What strikes me most today is the line, "If instead of aiming to please God, I aim at something human, I do not have the right intention." I like to think I aim only to please God, then I see the list of other aims we may have, and realize human aims play a larger role than I would like to admit to. I especially worry that some motivations are because they are seen by others or because I want to look good. It does help me to read Blessed Alberione pointing it out for us --> not only to be aware of the motivations behind my actions, and striving for "right intentions," (as these form the straightest line between God and me), but also as a way of letting me know that I must not be the only one struggling with human motivations outweighing Godly motivations. This Lent I'm going to try to find opportunities to perform Christian acts without others knowing I did it, to avoid the temptation to make myself look good to others, but to do it for Christ alone (although I may have just blown that one already by announcing I'm doing it, trying to look good to people reading this blog!) Boy do I have a long way to go!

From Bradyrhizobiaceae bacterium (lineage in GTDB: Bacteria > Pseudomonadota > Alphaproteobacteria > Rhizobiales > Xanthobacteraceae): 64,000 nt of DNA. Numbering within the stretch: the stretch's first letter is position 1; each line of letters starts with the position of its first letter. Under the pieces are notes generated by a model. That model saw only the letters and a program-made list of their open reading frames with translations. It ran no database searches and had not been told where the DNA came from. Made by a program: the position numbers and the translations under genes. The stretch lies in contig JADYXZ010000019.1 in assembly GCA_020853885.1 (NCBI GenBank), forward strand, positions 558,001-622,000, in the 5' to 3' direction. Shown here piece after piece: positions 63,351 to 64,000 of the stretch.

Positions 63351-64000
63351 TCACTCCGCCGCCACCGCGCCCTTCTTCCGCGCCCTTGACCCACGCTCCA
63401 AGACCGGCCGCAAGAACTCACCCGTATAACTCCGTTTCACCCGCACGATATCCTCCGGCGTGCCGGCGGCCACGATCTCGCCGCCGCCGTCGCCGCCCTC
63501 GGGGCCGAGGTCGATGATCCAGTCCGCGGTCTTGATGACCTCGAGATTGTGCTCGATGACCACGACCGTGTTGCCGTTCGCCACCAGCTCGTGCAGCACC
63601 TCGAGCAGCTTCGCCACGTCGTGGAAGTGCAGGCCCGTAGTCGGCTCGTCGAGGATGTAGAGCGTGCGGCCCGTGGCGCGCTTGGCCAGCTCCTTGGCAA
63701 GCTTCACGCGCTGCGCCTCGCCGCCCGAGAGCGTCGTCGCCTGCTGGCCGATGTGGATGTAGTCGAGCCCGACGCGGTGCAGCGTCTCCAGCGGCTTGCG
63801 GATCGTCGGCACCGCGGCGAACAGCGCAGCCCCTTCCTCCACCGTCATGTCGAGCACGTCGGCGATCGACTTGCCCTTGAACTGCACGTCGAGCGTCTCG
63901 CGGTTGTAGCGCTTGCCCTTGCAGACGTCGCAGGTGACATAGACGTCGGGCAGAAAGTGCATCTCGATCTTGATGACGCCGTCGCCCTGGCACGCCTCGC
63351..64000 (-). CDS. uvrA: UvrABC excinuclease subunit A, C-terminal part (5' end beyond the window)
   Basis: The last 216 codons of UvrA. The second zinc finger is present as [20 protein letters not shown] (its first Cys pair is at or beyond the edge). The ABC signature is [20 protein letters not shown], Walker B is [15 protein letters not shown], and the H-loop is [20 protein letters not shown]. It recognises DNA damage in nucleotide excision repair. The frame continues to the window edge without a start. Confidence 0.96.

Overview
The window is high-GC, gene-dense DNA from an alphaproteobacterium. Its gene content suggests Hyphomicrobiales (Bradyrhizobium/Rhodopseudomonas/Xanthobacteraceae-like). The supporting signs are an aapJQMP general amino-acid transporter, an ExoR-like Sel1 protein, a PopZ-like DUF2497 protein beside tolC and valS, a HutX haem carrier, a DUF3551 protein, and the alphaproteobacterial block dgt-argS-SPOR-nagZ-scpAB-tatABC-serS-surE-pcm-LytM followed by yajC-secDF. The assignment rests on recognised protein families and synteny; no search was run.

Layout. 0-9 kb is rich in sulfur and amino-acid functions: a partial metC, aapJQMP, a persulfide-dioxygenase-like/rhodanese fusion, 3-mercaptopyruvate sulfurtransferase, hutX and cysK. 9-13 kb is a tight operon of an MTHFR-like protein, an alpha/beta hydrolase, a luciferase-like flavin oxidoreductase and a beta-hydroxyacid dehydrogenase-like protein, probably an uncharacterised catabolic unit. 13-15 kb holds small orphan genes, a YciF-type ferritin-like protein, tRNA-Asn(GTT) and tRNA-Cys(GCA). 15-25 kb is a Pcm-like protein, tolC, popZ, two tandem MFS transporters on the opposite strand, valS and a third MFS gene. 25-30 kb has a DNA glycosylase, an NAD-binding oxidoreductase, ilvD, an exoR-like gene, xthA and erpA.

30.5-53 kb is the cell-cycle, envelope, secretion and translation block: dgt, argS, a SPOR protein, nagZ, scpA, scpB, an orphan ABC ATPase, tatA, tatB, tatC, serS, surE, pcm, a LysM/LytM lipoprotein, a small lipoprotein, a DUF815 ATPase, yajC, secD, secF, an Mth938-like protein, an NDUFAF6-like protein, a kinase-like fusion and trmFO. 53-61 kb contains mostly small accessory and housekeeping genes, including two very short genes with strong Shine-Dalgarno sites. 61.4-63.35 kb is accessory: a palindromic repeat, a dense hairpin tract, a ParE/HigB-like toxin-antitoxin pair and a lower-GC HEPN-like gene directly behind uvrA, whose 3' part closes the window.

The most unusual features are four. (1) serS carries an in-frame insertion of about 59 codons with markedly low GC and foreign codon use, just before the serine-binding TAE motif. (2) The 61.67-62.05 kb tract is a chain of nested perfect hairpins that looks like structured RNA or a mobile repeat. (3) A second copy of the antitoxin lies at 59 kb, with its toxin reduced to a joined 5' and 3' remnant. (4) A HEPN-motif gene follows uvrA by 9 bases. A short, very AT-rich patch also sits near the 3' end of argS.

What strikes you most today?

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Why a blog? Why St. Paul? Why do I think I have any business doing this?
We are all on a spiritual journey. We all want that journey to lead us to heaven, to eternity with God. For this journey, we need one another.
The journey so far has led me to read and learn about so many forms of authentic Catholic spirituality - Ignatian, Benedictine, Carmelite, Dominican, Franciscan, etc. My biggest problem was that I came to love each one tremendously. I began reading more and more, spending more and more time at the Daughters of St. Paul bookstore on Watson Road here in St. Louis. Who would have thought my greatest conversion story would take place in a bookstore? Mine was not quite as sudden or dramatic as St. Paul on the road to Damascus, but getting to know the Daughters of St. Paul affected me no less significantly.